Sunday, September 6, 2015

A Parable for Labor Day

The Mexican Fisherman by Dr. Mark Albion

The American businessman was at the pier of a small coastal Mexican village when a small boat with just one fisherman docked. Inside the small boat were several large yellowfin tuna. The American complimented the Mexican on the quality of his fish and asked how long it took to catch them.

The Mexican replied only a little while. The American then asked why didn’t he stay out longer and catch more fish? The Mexican said he had enough to support his family’s immediate needs. The American then asked, “But what do you do with the rest of your time?” The Mexican fisherman said, “I sleep late, fish a little, play with my children, take siesta with my wife, Maria, stroll into the village each evening where I sip wine and play guitar with my amigos, I have a full and busy life, senior.”

The American scoffed, “I am a Harvard MBA and could help you. You should spend more time fishing and with the proceeds, buy a bigger boat with the proceeds from the bigger boat you could buy several boats, eventually you would have a fleet of fishing boats. Instead of selling your catch to a middleman you would sell directly to the processor, eventually opening your own cannery. You would control the product, processing and distribution. You would need to leave this small coastal fishing village and move to Mexico City, then LA and eventually NYC where you will run your expanding enterprise.”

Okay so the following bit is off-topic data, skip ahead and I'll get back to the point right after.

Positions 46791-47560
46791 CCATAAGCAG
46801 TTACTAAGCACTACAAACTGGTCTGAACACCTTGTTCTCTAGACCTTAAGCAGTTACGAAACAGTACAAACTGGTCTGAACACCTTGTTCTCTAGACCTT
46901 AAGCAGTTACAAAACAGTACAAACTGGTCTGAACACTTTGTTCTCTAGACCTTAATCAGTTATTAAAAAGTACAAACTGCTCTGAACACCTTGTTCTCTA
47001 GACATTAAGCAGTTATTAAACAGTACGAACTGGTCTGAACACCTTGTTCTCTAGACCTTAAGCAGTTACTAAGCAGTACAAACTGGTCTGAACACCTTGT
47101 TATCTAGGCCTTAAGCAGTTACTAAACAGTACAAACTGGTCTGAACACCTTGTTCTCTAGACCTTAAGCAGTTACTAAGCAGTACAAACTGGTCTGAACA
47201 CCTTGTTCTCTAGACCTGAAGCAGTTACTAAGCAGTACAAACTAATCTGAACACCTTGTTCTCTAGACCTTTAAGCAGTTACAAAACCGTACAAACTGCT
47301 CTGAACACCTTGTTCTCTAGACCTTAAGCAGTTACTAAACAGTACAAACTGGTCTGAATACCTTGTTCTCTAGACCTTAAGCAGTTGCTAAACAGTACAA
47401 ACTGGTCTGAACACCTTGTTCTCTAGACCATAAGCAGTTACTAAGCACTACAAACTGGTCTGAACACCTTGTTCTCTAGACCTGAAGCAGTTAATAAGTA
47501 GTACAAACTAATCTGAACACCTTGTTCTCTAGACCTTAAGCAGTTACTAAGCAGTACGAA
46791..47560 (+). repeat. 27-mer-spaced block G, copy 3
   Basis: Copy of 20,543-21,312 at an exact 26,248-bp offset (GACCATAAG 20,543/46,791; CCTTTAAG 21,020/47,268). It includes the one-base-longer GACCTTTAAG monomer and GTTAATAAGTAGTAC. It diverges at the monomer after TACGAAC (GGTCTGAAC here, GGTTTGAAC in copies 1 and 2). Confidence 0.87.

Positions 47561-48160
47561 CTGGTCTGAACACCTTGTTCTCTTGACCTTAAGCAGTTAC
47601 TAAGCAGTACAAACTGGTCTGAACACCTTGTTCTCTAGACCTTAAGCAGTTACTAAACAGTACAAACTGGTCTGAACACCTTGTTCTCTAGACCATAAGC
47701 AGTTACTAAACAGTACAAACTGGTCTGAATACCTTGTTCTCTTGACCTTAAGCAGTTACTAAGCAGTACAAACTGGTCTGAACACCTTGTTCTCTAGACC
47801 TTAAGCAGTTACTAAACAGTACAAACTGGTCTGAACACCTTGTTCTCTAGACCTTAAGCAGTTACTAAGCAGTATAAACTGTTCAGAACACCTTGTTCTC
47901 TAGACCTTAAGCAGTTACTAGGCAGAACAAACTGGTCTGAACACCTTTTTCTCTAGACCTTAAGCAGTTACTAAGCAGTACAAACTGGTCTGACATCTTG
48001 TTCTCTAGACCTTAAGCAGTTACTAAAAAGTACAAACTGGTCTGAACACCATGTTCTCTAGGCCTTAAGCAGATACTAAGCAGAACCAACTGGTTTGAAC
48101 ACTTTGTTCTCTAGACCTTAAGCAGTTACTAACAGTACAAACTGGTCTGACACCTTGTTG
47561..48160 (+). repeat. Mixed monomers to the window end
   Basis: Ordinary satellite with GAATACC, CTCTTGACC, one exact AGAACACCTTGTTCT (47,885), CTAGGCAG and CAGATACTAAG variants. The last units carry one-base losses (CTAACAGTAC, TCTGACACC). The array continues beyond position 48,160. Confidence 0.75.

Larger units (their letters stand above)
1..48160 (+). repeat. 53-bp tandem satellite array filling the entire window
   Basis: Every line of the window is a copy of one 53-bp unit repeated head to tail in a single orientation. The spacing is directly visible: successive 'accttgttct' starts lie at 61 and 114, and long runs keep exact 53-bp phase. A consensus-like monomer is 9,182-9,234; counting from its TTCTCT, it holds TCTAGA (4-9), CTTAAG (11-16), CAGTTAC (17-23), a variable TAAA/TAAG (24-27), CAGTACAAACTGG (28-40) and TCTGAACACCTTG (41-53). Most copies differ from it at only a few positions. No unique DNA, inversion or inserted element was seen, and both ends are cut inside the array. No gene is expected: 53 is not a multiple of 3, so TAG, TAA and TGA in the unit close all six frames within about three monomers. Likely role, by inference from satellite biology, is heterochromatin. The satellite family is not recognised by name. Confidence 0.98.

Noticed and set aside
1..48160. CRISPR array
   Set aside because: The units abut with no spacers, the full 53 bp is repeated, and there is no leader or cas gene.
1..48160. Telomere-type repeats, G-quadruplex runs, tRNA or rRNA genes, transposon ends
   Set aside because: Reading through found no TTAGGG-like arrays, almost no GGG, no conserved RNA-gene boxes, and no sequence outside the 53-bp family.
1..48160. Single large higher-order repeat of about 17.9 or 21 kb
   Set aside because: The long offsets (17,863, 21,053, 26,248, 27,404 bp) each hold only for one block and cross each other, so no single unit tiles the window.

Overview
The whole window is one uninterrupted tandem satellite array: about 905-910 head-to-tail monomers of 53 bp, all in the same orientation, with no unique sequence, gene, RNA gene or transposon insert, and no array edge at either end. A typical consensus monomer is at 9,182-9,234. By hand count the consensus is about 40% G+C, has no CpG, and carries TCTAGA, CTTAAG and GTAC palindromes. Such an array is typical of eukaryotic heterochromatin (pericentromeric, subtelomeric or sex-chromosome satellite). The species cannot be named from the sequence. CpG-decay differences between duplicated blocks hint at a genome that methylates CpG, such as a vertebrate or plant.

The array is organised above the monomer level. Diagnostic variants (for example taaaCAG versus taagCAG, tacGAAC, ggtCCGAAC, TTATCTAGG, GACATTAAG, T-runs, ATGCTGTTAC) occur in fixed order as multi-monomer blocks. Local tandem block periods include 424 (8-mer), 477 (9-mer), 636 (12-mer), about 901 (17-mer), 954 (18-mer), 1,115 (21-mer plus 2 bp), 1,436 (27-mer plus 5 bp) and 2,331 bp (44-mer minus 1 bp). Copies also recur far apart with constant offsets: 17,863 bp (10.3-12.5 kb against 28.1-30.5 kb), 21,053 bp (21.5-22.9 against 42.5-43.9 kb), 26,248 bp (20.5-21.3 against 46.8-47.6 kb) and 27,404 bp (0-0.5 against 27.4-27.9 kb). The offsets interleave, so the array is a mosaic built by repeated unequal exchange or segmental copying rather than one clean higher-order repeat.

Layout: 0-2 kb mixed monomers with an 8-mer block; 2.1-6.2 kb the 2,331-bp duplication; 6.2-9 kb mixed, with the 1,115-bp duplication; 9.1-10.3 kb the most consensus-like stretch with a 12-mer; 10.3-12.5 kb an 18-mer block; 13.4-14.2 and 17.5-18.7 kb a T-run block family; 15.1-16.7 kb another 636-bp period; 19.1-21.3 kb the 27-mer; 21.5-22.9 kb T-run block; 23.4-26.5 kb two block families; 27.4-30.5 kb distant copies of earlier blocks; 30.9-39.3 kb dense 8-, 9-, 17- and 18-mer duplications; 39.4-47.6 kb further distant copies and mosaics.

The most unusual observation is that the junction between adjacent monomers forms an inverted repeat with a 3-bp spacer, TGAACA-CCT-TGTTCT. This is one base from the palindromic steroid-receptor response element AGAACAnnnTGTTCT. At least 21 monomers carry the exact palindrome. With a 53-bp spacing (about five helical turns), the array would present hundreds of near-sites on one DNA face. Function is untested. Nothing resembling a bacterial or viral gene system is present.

The Mexican fisherman asked, “But senior, how long will this all take?”

To which the American replied, “15-20 years.”

“But what then, senior?”

The American laughed and said that’s the best part. “When the time is right you would announce an IPO and sell your company stock to the public and become very rich, you would make millions.”

“Millions, senior? Then what?”

The American said, “Then you would retire. Move to a small coastal fishing village where you would sleep late, fish a little, play with your kids, take siesta with your wife, stroll to the village in the evenings where you could sip wine and play your guitar with your amigos.”


Susan Sevig said...

Very good read, Mary. I have found this very common. An American travels to a foreign country and instead of breathing in all the values and traditions that that country presents, he tries to change things as it is done in America. Such a wrong attitude. Travel to see how others live and you will learn so much more. And my biggest pet peeve, do not try to stand out as an American. Try to blend in and become a part of where you are. WOW...I sure went off subject, but I know you understand.

Manu said...

Thanks for this beautiful post!!!

Susan Lindquist said...

... only the children will have grown and flown, the wife will be lonely and estranged from all the years of work separation, and the money will be empty comfort. A thought-provoking read, Mary!

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